Sex is Keeping Men from Church, and Here’s Why

Sex keeps men out of the Church. It’s obvious.

Here’s why:

You are precious in my eyes” (Isaiah 43:4). I was recently praying and thinking about this verse. The reality that I, as a man, am precious in the eyes of God is profound.

But being precious and loved in an intimate way by my heavenly Father can be hard to grasp as a man. I think our highly sexualized, pornographic culture makes it even harder.

Most men suffer some type of injury to their soul due to sexual sin. Whatever the exposure was — porn, sex, everything in between — we often connect intimacy and sex. It’s part of how we’re wired, but the sexual exposure from our culture makes this a whole lot worse. Outside of our intellectual understanding, the precious love our Father has for us is hard to experience.

We’ve probably heard the danger pornography and sexual sin can have on our relationships with women. But it’s also a massive hindrance in our relationship with God. Besides the fact that it’s a sin, which by nature separates us from God, it distorts our understanding and experience of intimacy.

How can I be intimate with my heavenly Father, when intermixed with my understanding of intimacy is sex?

Men can’t really grasp it, so we avoid it. We don’t get it. It doesn’t move our soul to the point it should. We are blinded to the impact of this amazing reality of God’s profound and intimate love for us.

Therefore, we don’t go to church. We don’t understand the depth of who Jesus Christ is and what He means to us. He doesn’t become the “lover of our soul.” It’s hard to have a tender love for a person we ascribe with male imagery like Jesus (who is actually God and man at the same time) and God the Father. Even in the intense physical union that happens when we receive Jesus at Holy Communion, we might fail to appreciate the intimacy.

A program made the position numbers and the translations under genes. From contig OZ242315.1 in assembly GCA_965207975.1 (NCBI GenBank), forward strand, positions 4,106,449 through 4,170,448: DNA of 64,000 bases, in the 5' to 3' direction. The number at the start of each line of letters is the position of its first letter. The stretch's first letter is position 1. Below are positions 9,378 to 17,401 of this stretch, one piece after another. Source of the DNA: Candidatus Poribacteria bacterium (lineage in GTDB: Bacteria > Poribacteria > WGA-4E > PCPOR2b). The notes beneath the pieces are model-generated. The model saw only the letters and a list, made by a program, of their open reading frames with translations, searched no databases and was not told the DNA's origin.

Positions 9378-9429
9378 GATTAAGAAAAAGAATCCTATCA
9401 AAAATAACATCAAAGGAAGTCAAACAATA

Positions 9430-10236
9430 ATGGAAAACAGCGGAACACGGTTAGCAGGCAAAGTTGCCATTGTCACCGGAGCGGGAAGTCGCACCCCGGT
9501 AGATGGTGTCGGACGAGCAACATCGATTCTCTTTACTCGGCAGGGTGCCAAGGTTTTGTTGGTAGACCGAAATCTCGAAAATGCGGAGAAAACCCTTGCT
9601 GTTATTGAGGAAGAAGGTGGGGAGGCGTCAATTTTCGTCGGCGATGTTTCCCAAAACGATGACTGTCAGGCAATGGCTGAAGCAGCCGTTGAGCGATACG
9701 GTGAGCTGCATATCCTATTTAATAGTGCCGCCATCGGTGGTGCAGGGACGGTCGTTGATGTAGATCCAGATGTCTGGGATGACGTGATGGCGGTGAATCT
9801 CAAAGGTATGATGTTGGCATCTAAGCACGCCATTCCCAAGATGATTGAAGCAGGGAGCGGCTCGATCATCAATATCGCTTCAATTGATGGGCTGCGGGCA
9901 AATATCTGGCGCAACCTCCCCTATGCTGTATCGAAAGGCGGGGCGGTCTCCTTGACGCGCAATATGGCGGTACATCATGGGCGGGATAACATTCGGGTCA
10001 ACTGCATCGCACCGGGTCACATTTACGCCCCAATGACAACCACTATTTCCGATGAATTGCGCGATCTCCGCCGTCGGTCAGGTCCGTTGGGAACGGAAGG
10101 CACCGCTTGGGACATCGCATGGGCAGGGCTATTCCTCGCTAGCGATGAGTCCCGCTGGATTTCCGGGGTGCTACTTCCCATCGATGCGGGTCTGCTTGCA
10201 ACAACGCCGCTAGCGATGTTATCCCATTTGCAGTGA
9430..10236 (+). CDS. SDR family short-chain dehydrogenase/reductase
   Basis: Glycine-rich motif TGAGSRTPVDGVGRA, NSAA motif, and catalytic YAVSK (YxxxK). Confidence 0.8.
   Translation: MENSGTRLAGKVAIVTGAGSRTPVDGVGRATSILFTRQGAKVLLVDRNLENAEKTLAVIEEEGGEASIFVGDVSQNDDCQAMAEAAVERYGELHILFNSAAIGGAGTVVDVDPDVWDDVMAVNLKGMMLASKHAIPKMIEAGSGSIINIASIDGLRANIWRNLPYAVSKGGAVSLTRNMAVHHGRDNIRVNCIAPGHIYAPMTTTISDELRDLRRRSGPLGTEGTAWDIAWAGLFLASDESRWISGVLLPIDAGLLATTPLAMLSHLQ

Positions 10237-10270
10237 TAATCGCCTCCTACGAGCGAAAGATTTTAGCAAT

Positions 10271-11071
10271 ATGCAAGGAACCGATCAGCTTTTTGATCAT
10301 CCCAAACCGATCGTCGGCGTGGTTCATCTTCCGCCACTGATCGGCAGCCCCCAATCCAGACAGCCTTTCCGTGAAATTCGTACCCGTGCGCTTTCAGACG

Yes, the conjugal act (sex) between a husband and wife is an intimate action meant to build intimacy. But intimacy is so much more profound than just sex.

Yes, the Theology of the Body has been a tremendous gift to the Church and for us in understanding the role our sexuality plays in life, love and in making a gift of self.

But, while intimacy can include sex, it isn’t defined by it. As men, to fully get the relationship we need with God as Father and Jesus Christ as the lover of our soul, we need to be healed of the highly sexualized idea of intimacy.


The first step is to recognize the problem of how we view intimacy and draw it to the light. From there, I think we need to examine how we enter into forms of intimacy with our spouses, significant others, friends of either sex and even our family members.

Men, we need to look deeply into the close relationships in our lives and see how our sexual sins have impacted the lens we look through.

From there, perhaps we, as men, can see that the hole in our heart is to be filled with intimacy with God — no sex included.

Thomas Wurtz
Thomas Wurtz
Thomas started college at the University of San Diego where he played a season of football and joined Phi Kappa Theta Fraternity. He transferred his sophomore year to Benedictine College where he played rugby to stay in shape and eventually graduated cum laude with a BS in Biology. It was while at Benedictine College that Thomas was exposed to FOCUS which was a major instrument in his conversion to the Christian life. He joined FOCUS staff in 2001 and served as a missionary and Team Director at Illinois State and as Team Director at Seton Hall. After two years as Men’s Formation Coordinator and receiving his Master’s Degree from the Augustine Institute, he launched Varsity Catholic, a division of FOCUS reaching out to college athletes. He continues to serve as the Director of Varsity Catholic (which has full-time staff working with 16 different athletic departments across the country) and resides with his family in Littleton, CO. He is the author of Compete Inside: 100 Reflections to Help You Become the Complete Athlete. His latest book is Pursuing Freedom: Becoming the Man You Could Be. You can follow Thomas and Varsity Catholic on Facebook and Twitter (@vrsitycatholic).

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